Mapping the side of a mountain with trees


#1

Have an experiment use case tomorrow but it involves mapping a parcel that is basically all trees and the property like on the south side is a mountain peak (small mountain but still). Any ideas on how to deal with the elevation and especially how to get all the trees to stitch? Right now I have my map at 398 and 75/75 and it’s still an hour of flight time.


#2

I map my 17 acres with 80%/80% overlaps at 300’ and my trees stitch pretty reasonably as shown below.

I get much better results flying missions on overcast days with low wind. Anything else gives poorer results. I subtract the LiDAR bare Earth elevation from that of the DroneDeploy 3D model and make conformal 3D elevation maps. These have enabled me to discover the tallest trees in the 17 acres. The lot drops off 160’ to the East (right of 2D map above) and so we never realized we had such tall trees, over 140’ high.

I load the 3D .obj model in Rhino and then color the 500,000+ vertices of the mesh according to Zmodel - ZLiDAR bare Earth. Purple-going-to-Black is the LiDAR bare-Earth reference, and black-going-to-white marks the tallest trees. This view is from a little South of East looking towards a little North of West. It uses 70 colors with approximately equal perceptual differences. I can also do the map with some texturing showing (but not as heavy handed as in DroneDeploy):

Regards,
Terry.


#3

Depending on the elevation change you might want to use multiple flight plans staggered up the mountain side. You should try and keep the drone no closer than 250 feet to the highest trees. So your 400 foot altitude is good until the elevation rises 150 feet (also consider 400 feet is above ground level - the tops of the trees may be 100 feet higher than that so your effective altitude is 300 feet above the tree canopy). You should then set another flight plan at 400 feet (150 feet above your first one) starting there and cover the next 150 feet in elevation. I’d prefer to say every 100 feet in elevation, but you can try 150.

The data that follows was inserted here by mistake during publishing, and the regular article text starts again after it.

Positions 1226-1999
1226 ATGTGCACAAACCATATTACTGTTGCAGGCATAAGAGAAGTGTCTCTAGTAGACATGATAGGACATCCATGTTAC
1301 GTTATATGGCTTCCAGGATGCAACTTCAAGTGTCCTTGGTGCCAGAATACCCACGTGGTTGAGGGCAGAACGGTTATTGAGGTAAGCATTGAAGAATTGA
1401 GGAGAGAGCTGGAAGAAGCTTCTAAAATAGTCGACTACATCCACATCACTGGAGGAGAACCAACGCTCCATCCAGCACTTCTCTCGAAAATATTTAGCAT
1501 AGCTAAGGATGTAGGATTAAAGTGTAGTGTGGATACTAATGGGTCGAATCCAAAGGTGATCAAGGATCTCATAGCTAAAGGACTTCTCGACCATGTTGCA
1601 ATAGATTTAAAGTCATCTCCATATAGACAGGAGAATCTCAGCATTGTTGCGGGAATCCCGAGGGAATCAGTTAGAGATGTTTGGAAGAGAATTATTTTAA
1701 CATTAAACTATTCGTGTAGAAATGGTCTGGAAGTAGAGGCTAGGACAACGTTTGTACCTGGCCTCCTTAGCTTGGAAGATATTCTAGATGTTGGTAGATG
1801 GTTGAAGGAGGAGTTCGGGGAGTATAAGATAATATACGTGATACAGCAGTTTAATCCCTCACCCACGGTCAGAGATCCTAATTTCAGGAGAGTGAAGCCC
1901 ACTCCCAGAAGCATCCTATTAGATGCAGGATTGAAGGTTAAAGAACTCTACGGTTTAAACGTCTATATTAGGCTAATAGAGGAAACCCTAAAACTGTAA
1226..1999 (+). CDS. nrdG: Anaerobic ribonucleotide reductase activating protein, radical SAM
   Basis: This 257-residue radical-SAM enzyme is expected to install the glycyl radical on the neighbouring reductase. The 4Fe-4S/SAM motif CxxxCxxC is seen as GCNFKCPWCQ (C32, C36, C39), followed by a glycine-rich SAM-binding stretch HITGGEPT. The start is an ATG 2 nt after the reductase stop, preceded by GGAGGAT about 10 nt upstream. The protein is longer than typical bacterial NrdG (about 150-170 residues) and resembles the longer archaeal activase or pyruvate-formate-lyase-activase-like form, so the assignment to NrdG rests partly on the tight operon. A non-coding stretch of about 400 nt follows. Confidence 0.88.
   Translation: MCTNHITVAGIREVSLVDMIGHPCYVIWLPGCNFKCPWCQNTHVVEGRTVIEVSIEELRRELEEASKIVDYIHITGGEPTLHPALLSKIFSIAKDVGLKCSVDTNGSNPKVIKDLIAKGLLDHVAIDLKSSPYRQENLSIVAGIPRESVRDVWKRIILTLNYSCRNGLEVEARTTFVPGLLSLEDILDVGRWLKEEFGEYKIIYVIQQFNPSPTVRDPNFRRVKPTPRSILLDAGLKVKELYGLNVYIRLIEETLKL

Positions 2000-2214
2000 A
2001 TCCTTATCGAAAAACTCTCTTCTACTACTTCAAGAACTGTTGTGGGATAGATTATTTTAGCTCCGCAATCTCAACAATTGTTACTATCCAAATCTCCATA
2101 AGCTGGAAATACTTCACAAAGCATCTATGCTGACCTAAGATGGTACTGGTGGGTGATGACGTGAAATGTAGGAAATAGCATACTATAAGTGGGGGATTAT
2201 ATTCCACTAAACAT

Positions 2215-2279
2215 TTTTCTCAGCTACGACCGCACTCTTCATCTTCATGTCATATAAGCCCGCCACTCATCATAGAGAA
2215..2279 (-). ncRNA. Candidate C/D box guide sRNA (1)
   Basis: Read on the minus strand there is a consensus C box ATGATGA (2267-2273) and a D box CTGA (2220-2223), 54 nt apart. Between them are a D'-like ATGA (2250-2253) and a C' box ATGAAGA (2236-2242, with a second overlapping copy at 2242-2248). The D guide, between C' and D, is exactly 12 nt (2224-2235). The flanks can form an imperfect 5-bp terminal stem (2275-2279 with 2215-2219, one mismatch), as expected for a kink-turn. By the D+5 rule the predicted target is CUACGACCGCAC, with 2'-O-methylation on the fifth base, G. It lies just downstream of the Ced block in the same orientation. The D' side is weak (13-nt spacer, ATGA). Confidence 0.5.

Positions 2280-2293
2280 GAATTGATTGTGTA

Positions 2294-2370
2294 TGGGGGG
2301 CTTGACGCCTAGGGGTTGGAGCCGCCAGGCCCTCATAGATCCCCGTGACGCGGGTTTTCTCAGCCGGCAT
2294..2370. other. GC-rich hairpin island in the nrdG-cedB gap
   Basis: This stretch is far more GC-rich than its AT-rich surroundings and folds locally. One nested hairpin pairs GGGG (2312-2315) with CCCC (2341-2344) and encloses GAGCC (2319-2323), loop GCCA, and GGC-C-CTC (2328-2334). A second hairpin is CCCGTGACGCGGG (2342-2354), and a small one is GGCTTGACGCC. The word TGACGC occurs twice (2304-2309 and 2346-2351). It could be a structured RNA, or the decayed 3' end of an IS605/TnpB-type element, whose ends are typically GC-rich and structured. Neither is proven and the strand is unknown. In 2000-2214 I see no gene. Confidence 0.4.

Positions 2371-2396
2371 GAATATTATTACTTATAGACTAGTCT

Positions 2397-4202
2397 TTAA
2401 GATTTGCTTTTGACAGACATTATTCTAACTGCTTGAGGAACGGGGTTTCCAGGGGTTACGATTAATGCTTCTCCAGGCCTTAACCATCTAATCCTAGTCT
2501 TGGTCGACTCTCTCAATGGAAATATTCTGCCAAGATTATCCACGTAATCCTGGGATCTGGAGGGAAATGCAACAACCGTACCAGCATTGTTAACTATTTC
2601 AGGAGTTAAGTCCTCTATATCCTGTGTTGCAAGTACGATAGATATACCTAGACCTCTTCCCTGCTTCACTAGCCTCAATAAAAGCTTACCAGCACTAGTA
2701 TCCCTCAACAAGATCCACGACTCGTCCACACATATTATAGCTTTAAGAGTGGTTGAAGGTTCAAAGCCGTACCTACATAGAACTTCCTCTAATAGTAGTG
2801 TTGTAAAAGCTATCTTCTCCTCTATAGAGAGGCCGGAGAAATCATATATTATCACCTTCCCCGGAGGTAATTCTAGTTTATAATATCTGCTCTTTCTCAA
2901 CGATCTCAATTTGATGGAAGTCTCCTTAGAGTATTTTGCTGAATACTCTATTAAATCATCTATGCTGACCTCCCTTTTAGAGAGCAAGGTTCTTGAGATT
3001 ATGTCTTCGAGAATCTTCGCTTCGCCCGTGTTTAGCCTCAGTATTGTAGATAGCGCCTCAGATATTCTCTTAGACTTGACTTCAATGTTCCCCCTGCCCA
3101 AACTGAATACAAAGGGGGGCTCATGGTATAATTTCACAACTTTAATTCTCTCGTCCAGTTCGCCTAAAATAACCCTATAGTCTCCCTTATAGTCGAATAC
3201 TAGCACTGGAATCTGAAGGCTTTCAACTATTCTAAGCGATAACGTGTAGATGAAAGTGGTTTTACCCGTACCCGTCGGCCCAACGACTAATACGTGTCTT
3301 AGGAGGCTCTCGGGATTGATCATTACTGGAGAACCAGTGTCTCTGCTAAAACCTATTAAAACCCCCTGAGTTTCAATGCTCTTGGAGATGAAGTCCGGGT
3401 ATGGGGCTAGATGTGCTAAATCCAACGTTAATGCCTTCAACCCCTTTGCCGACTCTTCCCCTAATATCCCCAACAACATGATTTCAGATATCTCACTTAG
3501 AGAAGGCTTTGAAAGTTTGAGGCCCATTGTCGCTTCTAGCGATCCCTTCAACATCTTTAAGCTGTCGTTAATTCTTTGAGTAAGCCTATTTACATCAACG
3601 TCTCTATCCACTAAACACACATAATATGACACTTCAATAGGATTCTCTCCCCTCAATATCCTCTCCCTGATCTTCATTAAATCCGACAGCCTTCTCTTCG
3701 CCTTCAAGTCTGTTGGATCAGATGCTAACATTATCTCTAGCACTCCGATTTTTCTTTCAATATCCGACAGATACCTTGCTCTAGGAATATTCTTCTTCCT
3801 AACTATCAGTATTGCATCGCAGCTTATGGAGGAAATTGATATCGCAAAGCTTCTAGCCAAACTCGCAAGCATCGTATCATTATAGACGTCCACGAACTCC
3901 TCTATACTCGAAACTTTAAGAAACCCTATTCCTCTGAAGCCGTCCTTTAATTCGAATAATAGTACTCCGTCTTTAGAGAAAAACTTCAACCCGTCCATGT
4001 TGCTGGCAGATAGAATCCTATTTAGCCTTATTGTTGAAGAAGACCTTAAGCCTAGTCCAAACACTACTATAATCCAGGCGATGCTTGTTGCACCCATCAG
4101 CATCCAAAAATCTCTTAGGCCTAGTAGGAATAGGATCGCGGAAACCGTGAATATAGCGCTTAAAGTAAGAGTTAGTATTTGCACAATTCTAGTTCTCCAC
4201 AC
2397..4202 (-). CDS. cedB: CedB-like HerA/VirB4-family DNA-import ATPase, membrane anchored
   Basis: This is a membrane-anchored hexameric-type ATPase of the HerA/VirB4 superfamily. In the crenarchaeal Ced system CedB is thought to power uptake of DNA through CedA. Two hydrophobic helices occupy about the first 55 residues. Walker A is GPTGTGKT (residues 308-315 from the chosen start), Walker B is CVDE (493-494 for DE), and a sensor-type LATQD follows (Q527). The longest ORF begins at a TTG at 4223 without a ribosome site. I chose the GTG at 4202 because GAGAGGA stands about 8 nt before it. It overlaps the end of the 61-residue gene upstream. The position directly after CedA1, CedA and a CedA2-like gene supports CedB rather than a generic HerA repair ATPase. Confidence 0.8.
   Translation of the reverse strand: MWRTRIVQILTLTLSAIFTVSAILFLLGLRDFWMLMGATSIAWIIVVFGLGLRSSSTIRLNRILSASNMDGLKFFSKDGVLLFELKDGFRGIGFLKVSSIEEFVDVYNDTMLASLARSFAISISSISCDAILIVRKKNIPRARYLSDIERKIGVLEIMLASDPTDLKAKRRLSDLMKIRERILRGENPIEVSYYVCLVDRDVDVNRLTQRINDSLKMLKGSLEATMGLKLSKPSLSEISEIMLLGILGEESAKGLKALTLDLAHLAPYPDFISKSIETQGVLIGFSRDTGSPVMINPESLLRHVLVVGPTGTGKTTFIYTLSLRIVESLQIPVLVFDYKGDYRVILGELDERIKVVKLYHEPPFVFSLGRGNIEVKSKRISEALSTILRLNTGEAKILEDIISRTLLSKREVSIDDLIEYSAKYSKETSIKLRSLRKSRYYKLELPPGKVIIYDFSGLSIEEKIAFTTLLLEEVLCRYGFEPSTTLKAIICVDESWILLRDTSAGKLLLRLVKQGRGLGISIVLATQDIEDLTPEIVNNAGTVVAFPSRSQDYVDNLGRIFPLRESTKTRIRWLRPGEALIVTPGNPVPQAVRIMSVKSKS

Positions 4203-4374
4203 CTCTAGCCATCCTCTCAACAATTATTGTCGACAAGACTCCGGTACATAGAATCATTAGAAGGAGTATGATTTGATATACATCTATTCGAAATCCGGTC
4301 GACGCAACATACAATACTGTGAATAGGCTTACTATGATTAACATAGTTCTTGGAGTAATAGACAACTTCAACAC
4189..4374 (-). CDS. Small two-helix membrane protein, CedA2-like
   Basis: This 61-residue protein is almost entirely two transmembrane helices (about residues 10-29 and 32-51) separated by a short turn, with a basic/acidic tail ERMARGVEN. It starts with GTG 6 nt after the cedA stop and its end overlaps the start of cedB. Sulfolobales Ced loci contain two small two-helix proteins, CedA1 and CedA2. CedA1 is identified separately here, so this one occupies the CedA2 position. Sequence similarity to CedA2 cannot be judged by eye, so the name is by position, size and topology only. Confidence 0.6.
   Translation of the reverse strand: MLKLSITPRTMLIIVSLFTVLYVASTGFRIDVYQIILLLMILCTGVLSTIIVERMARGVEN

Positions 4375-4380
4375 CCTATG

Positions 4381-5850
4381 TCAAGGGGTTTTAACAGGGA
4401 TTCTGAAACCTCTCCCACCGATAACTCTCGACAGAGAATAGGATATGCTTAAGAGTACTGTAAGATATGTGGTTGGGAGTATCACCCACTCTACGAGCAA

#4

I just finished mapping 3400 acres of steep Forrest land. The steepest parcel had 1600 vertical ft to 5000 horizontal. I used the Map Pilot App that has an awesome terrain following feature. After you plan your mission, it creates a profile and 3D waypoints from SRTM elevation data. I used 85% side and end lap.


#5

Terry: I’m a newbie to this, and trying to get my stuff together. Your application appears to be exactly what I’m trying to accomplish, on about 170 acres. I think I have sufficient lidar ground level data from regional scans, and so need to employ drone deploy (with a DJI Mavik Pro) to start the 3D data capture process from which to subtract ground data. Can you give me some additional start-up tips? I don’t even yet have sufficient computer hardware/software, so even tips on those requirements would be very helpful to my initial infrastructure decisions. Also, have you done any georeferencing or ground control points on your property boundaries? Any tips on that?
Thanks for anything you are able to share!!
John


#6

@Tunnel8, Is this for fun or business? If for business I would look into Carlson Precision 3D. It is a purpose-built comprehensive point cloud editor. It was designed to work with almost any design and engineering CAD softwares and support LIDAR. You can combine data and do takeoffs between the different data sets. Available as a one-time purchase or maintenance subscription.

http://www.carlsonsw.com/products/precision-3d/